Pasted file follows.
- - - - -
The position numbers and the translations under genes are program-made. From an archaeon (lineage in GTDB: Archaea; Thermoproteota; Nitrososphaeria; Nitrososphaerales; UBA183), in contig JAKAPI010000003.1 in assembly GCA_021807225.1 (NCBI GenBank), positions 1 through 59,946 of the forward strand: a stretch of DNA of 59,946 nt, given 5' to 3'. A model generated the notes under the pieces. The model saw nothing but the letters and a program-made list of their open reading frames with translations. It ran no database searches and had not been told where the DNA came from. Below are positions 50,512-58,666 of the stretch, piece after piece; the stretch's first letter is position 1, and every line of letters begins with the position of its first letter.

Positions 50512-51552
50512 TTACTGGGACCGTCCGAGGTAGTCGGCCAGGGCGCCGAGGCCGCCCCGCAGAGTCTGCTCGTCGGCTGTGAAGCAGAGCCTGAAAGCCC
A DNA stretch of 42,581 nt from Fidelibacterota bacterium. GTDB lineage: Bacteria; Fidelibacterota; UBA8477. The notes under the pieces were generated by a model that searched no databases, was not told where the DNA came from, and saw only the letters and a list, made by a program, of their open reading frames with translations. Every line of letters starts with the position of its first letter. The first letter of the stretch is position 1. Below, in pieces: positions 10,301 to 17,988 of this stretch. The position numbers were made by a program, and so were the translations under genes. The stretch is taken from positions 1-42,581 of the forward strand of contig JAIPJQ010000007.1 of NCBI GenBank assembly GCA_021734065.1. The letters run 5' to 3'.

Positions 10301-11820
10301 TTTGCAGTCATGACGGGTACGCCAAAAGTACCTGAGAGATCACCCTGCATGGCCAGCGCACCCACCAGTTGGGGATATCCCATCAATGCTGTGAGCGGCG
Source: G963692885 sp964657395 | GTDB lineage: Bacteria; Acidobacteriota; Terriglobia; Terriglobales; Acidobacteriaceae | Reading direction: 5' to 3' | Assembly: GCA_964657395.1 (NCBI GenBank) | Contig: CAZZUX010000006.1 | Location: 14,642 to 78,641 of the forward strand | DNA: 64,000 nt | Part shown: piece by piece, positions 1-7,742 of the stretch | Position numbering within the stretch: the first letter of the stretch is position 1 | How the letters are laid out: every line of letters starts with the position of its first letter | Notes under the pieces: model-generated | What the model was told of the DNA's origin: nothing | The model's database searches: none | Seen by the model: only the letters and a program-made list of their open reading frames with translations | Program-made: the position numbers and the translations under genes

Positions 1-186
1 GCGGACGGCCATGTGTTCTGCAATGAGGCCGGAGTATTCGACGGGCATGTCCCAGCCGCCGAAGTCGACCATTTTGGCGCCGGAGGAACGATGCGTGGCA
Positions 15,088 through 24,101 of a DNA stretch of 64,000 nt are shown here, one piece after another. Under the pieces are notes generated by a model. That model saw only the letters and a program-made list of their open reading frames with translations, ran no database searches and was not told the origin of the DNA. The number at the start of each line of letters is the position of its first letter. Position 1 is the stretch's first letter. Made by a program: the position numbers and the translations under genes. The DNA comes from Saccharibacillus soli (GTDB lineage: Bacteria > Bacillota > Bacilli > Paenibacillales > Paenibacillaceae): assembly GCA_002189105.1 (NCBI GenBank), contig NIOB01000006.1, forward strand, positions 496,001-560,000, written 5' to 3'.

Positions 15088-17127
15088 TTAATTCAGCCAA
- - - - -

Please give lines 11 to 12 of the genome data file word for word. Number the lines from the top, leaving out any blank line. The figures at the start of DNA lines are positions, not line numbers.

Positions 15088-17127
15088 TTAATTCAGCCAA